The crash of FTX exchange has injected greater urgency into regulating the crypto sector and targeting such 'conglomerate' platforms will be the focus for 2023, the new chair of global securities watchdog IOSCO said in an interview.
Jean-Paul Servais said regulating crypto platforms could draw on principles from other sectors which handle conflicts of interest, such as at credit rating agencies and compilers of market benchmarks, without having to start from scratch.
Cryptoassets like bitcoin have been around for years but regulators have resisted jumping in to write new rules.
But the implosion at FTX, which left an estimated one million creditors facing losses totalling billions of dollars, will help change that, Servais told Reuters.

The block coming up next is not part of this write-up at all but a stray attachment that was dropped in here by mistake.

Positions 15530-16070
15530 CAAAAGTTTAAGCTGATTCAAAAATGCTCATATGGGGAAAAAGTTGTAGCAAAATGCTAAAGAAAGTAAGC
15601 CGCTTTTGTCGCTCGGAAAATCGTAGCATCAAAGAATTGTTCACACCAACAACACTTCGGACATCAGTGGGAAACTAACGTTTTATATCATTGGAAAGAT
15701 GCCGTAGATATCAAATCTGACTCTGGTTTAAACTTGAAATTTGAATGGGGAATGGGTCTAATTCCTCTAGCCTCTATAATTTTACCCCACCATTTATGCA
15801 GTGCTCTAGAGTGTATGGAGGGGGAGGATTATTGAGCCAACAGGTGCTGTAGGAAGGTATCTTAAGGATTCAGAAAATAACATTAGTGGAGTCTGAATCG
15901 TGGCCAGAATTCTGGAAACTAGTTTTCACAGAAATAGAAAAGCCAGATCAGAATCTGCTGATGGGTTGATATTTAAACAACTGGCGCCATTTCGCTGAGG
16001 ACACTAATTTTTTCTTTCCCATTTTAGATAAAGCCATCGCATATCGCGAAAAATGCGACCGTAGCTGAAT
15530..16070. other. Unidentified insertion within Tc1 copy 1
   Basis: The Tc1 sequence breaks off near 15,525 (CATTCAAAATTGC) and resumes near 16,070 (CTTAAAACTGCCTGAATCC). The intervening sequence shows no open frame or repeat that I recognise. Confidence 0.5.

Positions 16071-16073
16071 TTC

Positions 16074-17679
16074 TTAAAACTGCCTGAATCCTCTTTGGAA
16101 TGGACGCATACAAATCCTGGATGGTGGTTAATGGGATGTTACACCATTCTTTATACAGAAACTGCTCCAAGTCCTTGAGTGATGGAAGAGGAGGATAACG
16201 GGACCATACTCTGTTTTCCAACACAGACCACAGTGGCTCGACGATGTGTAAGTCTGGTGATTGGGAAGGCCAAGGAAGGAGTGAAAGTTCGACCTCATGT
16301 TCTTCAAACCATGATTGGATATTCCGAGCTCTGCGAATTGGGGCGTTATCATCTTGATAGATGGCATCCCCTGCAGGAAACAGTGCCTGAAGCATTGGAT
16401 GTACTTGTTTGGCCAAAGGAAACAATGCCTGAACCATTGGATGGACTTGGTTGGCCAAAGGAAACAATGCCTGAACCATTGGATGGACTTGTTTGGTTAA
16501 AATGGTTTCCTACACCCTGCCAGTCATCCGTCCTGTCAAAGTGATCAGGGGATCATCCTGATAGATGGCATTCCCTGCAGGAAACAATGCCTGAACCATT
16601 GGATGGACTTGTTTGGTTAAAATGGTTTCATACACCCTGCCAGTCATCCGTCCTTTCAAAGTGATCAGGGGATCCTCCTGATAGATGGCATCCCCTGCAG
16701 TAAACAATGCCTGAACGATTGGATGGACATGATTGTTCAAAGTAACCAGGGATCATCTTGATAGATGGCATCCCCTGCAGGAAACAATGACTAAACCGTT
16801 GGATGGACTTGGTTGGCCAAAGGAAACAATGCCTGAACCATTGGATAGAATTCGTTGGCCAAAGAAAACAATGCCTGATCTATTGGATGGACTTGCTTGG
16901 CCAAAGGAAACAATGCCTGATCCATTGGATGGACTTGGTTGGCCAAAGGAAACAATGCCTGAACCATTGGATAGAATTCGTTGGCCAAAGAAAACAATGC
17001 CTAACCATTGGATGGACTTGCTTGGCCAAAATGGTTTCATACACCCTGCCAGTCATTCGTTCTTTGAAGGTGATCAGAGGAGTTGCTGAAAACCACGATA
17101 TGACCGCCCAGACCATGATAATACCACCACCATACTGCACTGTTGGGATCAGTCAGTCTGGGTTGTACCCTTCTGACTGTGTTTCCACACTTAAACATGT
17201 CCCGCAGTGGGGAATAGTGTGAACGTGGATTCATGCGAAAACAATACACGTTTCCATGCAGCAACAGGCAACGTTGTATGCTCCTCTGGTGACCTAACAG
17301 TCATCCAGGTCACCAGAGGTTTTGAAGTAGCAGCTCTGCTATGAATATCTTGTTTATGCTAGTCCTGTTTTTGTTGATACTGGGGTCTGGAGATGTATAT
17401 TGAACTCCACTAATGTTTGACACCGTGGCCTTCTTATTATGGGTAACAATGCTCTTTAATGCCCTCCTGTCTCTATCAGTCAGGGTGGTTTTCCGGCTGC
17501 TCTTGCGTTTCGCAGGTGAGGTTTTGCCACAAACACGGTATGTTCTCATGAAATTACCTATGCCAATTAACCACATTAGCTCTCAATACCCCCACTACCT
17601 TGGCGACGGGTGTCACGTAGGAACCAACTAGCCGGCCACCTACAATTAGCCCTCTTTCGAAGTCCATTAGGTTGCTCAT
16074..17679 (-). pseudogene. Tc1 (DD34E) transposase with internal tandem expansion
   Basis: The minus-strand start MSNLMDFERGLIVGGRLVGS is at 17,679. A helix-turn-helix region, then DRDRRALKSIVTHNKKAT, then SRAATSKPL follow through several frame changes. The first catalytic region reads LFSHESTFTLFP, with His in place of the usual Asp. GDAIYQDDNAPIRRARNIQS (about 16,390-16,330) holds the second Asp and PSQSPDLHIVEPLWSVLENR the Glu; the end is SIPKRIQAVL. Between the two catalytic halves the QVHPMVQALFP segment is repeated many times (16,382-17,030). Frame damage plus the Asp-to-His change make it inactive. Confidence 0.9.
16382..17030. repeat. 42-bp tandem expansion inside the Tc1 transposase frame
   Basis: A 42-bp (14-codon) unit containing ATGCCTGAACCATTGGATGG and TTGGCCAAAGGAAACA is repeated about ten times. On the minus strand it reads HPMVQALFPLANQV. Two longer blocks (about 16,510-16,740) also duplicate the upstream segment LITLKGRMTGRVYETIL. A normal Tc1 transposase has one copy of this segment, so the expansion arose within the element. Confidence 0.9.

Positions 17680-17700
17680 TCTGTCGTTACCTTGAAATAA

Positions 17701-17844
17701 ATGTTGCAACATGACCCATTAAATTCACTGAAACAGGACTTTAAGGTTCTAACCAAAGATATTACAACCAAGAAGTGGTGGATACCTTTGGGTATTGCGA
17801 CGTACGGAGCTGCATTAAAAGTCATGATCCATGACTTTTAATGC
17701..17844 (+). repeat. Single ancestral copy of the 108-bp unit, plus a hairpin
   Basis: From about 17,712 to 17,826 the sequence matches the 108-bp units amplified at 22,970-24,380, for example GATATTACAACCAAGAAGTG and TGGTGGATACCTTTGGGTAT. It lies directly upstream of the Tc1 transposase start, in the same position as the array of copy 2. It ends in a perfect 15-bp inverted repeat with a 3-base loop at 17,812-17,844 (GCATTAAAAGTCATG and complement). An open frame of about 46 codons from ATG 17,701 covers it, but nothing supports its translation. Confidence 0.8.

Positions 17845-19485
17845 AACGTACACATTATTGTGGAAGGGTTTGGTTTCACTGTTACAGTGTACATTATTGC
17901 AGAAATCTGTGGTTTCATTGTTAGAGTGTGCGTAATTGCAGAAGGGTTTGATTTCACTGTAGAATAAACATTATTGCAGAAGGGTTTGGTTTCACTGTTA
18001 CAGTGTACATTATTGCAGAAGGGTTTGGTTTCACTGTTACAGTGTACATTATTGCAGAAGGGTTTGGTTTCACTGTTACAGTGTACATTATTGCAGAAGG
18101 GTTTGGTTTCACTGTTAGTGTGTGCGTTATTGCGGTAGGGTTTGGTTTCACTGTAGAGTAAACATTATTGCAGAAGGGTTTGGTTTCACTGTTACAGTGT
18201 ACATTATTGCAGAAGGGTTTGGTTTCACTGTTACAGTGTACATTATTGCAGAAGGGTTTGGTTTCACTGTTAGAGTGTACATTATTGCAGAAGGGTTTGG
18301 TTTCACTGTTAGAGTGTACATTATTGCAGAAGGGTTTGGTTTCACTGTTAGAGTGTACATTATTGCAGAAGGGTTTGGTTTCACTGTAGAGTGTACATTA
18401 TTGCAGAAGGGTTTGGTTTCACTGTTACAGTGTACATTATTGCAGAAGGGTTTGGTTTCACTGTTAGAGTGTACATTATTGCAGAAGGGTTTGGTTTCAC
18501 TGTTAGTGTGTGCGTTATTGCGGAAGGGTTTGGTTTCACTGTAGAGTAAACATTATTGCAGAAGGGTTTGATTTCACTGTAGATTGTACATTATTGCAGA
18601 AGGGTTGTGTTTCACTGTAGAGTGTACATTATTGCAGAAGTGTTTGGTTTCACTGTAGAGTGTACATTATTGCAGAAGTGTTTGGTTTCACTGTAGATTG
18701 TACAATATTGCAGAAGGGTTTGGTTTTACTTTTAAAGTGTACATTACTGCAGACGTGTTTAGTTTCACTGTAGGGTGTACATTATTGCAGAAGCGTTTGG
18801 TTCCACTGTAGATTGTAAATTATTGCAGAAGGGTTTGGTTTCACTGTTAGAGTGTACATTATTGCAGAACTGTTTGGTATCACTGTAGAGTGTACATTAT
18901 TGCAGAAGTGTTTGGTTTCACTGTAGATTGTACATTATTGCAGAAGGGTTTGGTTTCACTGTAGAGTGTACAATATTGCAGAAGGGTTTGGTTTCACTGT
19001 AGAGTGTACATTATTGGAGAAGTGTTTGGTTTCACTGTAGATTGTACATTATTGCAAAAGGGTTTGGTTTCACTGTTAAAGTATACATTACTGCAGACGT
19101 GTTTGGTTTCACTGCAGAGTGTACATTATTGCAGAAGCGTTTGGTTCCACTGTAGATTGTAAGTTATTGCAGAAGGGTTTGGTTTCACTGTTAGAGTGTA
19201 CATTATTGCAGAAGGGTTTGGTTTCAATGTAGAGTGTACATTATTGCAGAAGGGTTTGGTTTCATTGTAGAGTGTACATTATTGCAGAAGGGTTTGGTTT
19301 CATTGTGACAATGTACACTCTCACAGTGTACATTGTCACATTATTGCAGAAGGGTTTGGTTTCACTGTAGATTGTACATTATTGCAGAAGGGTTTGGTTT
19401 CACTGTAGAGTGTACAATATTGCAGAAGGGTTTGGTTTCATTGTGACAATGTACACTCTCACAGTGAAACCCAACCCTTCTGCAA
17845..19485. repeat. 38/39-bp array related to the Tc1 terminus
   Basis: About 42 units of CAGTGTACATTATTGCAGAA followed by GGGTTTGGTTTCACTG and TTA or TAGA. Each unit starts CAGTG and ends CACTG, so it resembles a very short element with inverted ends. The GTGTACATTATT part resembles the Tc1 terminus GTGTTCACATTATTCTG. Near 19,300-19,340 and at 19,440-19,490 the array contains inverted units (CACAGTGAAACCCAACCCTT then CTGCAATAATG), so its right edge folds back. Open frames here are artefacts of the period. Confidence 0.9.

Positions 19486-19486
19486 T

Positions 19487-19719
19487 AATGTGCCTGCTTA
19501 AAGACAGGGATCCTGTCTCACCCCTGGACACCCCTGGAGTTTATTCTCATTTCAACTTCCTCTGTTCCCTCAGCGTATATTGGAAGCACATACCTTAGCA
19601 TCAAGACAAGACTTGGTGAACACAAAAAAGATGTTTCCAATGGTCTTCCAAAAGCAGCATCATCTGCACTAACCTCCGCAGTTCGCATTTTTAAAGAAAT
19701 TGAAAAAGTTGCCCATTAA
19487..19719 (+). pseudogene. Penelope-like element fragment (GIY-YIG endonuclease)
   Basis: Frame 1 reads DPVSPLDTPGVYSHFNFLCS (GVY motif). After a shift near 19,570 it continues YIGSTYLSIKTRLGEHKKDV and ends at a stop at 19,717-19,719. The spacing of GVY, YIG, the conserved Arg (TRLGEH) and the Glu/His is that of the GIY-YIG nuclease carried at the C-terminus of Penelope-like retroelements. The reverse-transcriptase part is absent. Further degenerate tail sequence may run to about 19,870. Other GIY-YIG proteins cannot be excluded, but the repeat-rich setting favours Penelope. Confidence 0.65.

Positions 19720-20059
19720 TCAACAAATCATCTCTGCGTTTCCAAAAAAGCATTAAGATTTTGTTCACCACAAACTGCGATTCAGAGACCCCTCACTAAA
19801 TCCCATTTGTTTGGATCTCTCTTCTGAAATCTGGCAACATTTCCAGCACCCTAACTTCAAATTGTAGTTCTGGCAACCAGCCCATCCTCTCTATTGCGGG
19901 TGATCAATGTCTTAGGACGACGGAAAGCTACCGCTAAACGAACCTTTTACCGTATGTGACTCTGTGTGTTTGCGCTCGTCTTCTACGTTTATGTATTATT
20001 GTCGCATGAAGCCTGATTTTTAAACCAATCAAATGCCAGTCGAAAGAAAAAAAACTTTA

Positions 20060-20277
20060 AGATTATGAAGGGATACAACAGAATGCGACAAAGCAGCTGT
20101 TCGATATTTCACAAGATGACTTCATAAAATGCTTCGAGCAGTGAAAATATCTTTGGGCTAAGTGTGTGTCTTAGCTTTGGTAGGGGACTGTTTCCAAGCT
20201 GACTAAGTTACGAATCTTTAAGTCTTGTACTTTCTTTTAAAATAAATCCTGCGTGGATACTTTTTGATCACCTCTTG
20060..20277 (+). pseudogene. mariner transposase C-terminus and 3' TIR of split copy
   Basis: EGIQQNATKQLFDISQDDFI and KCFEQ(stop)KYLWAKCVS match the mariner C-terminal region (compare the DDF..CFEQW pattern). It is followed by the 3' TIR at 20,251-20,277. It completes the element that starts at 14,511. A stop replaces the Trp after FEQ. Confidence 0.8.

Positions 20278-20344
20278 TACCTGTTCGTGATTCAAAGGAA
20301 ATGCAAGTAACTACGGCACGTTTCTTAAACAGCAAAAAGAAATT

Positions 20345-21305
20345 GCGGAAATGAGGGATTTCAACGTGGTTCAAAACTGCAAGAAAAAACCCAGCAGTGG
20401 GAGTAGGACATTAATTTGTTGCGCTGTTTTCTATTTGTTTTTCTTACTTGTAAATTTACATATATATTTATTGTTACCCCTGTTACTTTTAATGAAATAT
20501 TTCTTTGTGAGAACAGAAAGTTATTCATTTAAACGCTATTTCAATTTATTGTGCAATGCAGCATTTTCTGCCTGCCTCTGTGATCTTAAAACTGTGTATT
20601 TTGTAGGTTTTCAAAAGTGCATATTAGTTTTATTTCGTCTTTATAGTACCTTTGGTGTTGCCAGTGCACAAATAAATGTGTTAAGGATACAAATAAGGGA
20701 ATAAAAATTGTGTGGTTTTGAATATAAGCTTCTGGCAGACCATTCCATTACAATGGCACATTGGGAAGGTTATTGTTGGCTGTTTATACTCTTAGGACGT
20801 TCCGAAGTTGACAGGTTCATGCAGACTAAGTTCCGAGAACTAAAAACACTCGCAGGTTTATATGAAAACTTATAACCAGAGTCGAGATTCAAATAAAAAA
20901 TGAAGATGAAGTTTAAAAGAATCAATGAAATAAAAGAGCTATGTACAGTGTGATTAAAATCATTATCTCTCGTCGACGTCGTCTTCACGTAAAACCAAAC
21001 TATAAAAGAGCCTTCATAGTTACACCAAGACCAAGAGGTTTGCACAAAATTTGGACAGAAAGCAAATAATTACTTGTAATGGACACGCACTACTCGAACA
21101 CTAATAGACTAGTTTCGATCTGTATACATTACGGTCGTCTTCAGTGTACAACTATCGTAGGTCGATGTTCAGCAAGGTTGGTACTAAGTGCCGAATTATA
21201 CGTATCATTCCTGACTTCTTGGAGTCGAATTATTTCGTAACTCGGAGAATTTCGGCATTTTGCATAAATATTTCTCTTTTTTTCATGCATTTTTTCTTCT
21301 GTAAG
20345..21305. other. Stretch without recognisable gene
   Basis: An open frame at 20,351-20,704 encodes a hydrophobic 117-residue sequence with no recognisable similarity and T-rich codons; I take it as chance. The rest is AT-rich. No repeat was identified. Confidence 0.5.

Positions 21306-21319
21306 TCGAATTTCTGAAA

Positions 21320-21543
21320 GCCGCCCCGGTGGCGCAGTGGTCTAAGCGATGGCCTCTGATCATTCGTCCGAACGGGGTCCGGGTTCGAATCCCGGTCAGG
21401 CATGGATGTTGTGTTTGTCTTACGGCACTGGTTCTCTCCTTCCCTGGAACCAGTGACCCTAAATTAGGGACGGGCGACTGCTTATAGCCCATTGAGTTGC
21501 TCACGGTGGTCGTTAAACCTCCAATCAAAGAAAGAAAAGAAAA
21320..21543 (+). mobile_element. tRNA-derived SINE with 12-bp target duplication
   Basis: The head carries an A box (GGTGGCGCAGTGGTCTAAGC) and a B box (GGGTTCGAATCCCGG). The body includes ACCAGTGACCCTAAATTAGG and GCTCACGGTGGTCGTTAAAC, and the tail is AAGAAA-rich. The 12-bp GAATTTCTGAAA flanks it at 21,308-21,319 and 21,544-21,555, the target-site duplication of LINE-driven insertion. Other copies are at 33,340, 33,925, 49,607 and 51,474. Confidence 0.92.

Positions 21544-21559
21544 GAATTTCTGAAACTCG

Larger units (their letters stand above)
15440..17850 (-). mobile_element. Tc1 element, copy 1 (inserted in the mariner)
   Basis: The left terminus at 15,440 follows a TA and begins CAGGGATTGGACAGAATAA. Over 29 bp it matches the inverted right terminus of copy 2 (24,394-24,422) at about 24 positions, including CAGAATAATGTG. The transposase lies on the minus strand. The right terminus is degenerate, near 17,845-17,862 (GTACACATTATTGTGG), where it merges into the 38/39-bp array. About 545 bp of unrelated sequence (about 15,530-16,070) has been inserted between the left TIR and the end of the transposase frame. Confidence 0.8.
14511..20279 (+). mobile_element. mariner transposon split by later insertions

"The sense of urgency was not the same even two or three years ago. There are some dissenting opinions about whether crypto is a real issue at the international level because some people think that it's still not a material issue and risk," Servais said.
"Things are changing and due to the interconnectivity between different types of businesses, I think it's now important that we are able to start a discussion and that's where we are going."
IOSCO, which coordinates rules for G20 countries and others, has already set out principles for regulating stablecoins, but now the focus is turning to platforms which trade in them.
In mainstream finance there is functional separation between activities like broking, trading, banking services and issuance, with each having its own set of conduct rules and safeguards.
"Is it the case for the crypto market? I would say most of the time not," Servais said.
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